• Japan Tips

ALT Dress Code: Do Teachers in Japan Wear Business Attire?

Man and woman in suits smiling and posing for the camera

All ALTs (Assistant Language Teachers) are expected to wear business attire during working hours. It is a requirement to maintain a professional appearance. But what does this look like?


If you’re looking for a job in Japan, here’s some advice about business and work dress codes.

Hairstyles & Facial Hair for Teachers

If you’re working in a school in Japan, is it acceptable to rock the latest hair trends or colours? It’s best to err on the side of caution, or at least wait until you’ve had a conversation with staff.
  • For male ALTs in Japan, keep your hair short, neat and business-appropriate. You should always be cleanly shaven or keep a beard or moustache neat and trimmed.
  • For women, keep hairstyles business-appropriate for an ALT working in Japan. Despite what you’ve seen in anime, brightly-coloured hair colours aren’t commonplace among teachers!
Why not check out our blog post about curly hair in Japan, for some tips on hair care products?

Clothes & Japanese Work Attire

As a teacher in Japan, you’ll have to have a similar dress code to a Japanese office worker or business person. There’s no uniform for ALTs, but work attire is still pretty conservative.
Like with hair rules, it’s best to be cautious and check what your school’s staff are wearing.

Men’s ALT Dress Code:

  • Conservative and businesslike shirts and blouses. No low cut necks on short tops.
  • A suit or sports jacket is required. Casual jackets are not appropriate for teachers.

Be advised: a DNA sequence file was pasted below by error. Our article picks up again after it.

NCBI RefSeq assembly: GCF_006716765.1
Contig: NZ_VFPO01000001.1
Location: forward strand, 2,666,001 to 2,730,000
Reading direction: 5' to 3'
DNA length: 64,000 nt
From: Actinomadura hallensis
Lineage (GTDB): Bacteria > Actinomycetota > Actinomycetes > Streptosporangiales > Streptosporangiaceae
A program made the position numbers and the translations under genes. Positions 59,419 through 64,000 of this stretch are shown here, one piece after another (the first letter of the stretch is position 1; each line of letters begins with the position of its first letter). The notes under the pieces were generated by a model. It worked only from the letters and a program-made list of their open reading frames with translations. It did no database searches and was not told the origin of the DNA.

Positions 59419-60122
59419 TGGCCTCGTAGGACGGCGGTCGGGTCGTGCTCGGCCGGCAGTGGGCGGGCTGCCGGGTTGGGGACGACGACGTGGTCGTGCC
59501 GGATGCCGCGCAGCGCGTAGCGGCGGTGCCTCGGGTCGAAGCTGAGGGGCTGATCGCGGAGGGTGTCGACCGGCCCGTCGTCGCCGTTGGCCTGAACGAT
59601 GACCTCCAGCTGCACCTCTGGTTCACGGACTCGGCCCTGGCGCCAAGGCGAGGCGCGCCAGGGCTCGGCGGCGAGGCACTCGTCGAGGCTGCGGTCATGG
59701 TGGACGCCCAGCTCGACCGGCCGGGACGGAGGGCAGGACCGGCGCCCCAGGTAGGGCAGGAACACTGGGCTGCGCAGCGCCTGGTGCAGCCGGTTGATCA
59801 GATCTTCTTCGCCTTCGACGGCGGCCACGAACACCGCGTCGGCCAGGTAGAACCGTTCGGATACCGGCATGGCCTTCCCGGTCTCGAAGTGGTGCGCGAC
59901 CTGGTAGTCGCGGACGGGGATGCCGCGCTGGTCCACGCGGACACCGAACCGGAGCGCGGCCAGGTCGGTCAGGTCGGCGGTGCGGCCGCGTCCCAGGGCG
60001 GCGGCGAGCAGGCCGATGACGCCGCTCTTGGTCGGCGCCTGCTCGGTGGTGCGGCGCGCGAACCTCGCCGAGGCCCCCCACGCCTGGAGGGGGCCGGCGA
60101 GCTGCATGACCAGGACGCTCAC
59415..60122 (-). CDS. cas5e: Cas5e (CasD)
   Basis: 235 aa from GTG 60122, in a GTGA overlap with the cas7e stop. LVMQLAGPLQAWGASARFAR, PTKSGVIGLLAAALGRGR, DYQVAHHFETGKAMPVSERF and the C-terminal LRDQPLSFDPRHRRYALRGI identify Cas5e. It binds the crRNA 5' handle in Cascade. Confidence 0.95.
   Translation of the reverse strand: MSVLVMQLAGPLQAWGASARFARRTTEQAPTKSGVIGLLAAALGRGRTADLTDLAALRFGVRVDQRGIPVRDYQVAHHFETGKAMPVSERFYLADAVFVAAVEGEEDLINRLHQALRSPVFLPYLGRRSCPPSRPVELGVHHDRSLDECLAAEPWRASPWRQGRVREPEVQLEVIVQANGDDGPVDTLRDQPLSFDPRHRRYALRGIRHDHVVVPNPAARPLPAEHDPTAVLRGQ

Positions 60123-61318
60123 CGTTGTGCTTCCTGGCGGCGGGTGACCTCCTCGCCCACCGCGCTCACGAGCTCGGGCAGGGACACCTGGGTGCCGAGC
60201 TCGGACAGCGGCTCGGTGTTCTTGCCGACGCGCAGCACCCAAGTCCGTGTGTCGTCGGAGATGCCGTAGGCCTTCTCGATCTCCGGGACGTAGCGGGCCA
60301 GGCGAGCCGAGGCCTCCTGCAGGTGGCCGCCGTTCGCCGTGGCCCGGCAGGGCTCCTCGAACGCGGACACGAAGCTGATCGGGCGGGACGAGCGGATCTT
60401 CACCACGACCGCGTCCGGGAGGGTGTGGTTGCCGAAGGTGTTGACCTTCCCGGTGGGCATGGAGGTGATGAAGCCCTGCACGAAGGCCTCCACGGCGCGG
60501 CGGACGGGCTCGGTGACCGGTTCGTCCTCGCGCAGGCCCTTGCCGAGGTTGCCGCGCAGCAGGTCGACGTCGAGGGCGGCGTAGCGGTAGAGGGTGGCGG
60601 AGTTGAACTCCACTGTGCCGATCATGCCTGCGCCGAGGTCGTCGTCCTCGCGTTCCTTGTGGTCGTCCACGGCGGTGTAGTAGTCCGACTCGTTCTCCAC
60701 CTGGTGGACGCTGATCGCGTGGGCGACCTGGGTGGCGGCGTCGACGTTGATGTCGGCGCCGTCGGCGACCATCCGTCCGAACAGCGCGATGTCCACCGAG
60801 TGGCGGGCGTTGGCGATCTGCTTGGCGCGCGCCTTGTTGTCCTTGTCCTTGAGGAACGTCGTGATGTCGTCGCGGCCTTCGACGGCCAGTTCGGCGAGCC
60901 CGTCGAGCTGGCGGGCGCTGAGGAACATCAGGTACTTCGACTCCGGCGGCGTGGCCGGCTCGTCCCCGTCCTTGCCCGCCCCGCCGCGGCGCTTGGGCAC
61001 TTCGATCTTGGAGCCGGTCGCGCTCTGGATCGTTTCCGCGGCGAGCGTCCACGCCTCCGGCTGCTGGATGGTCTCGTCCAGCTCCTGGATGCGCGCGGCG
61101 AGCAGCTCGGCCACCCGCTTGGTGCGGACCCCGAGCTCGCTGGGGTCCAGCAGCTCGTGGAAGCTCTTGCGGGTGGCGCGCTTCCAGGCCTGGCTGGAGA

• Always wear a necktie for Japanese work attire! The top shirt button must be buttoned.
  • Pants should be well-pressed, clean and appropriate for a business environment. Belt with a normal buckle. Socks should be dark-coloured and matching for men working in schools.
  • Don’t wear a black suit, white shirt and black tie – this is considered funeral attire!

Women’s ALT Dress Code:

  • Conservative and businesslike shirts and blouses. No low cut necks on short tops.
  • Skirts should cover the knees; business-style dress pants are acceptable. Skirts and pants for Japanese work and business attire should be worn at waist-level (not hip-level). 
  • Nylon stockings are required for women wearing skirts, so avoid going bare legged.

Footwear for Teachers in Japan

As a teacher in Japan, you’ll be on your feet a lot of the time. Good shoes are a must!

Jewelry in Japan at Work

Like clothing, hair and shoes – it’s best to play it safe with jewelry working as an ALT in Japan.
  • For men, earrings or other body piercings with business attire are not appropriate.
  • For women, only wear jewelry that is appropriate for the business environment.


Maintain good standards of personal hygiene. Ample use of deodorant is essential, especially in the summer months! Read our blog post about Cool Biz – a change in business attire in Japan.

Japanese Work & Business Attire – General Points

  • Perfume and strong aftershave should not be worn by teachers to school.
  • Any piercings other than earrings for women should also be taken out when you are at school.
  • Summer “Cool Biz” is in effect in some areas and schools for a limited time. Please confirm with the branch regarding any work attire dress code changes during the summer months.

Tattoos & Dress Code in Japan

Tattoos in Japan are associated with persons involved in organized crime, and are definitely not in line with the image and expectations of a teacher or sensei.  
As an ALT, there is an expectation that you will take part in school festivals and sports/club activities. In these activities, you may be required to wear shorts and t-shirts, and therefore any visible tattoo must be covered. 
In addition, living in the communities where you work will require that your tattoos are covered at all times. Therefore, living and working in Japan will prove to be a significant challenge if you have tattoos. 
Any more questions about work attire and business dress code in Japan? Get in touch with us!